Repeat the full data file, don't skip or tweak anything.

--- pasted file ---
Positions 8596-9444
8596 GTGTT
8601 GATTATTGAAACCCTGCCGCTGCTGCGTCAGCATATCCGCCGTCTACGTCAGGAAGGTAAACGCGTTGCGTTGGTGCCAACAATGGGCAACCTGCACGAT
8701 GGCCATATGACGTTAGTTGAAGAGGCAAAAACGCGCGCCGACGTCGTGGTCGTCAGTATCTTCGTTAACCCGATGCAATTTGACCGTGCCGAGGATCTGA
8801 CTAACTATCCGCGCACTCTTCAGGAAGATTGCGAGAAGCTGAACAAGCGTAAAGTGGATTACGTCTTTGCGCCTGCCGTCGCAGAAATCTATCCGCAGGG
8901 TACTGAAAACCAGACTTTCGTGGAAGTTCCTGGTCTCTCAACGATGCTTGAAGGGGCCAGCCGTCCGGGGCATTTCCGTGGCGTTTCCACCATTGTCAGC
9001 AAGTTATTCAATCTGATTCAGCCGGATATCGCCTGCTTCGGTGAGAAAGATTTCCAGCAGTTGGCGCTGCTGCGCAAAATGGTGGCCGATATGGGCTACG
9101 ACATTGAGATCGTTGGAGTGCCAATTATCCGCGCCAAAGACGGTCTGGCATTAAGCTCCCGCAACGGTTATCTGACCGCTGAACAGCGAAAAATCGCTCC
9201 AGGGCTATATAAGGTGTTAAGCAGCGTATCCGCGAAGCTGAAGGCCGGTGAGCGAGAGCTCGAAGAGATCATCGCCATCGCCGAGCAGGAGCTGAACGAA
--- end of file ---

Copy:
Positions 8596-9444
8596 GTGTT
8601 GATTATTGAAACCCTGCCGCTGCTGCGTCAGCATATCCGCCGTCTACGTCAGGAAGGTAAACGCGTTGCGTTGGTGCCAACAATGGGCAACCTGCACGAT
8701 GGCCATATGACGTTAGTTGAAGAGGCAAAAACGCGCGCCGACGTCGTGGTCGTCAGTATCTTCGTTAACCCGATGCAATTTGACCGTGCCGAGGATCTGA
8801 CTAACTATCCGCGCACTCTTCAGGAAGATTGCGAGAAGCTGAACAAGCGTAAAGTGGATTACGTCTTTGCGCCTGCCGTCGCAGAAATCTATCCGCAGGG
8901 TACTGAAAACCAGACTTTCGTGGAAGTTCCTGGTCTCTCAACGATGCTTGAAGGGGCCAGCCGTCCGGGGCATTTCCGTGGCGTTTCCACCATTGTCAGC
9001 AAGTTATTCAATCTGATTCAGCCGGATATCGCCTGCTTCGGTGAGAAAGATTTCCAGCAGTTGGCGCTGCTGCGCAAAATGGTGGCCGATATGGGCTACG
9101 ACATTGAGATCGTTGGAGTGCCAATTATCCGCGCCAAAGACGGTCTGGCATTAAGCTCCCGCAACGGTTATCTGACCGCTGAACAGCGAAAAATCGCTCC
9201 AGGGCTATATAAGGTGTTAAGCAGCGTATCCGCGAAGCTGAAGGCCGGTGAGCGAGAGCTCGAAGAGATCATCGCCATCGCCGAGCAGGAGCTGAACGAA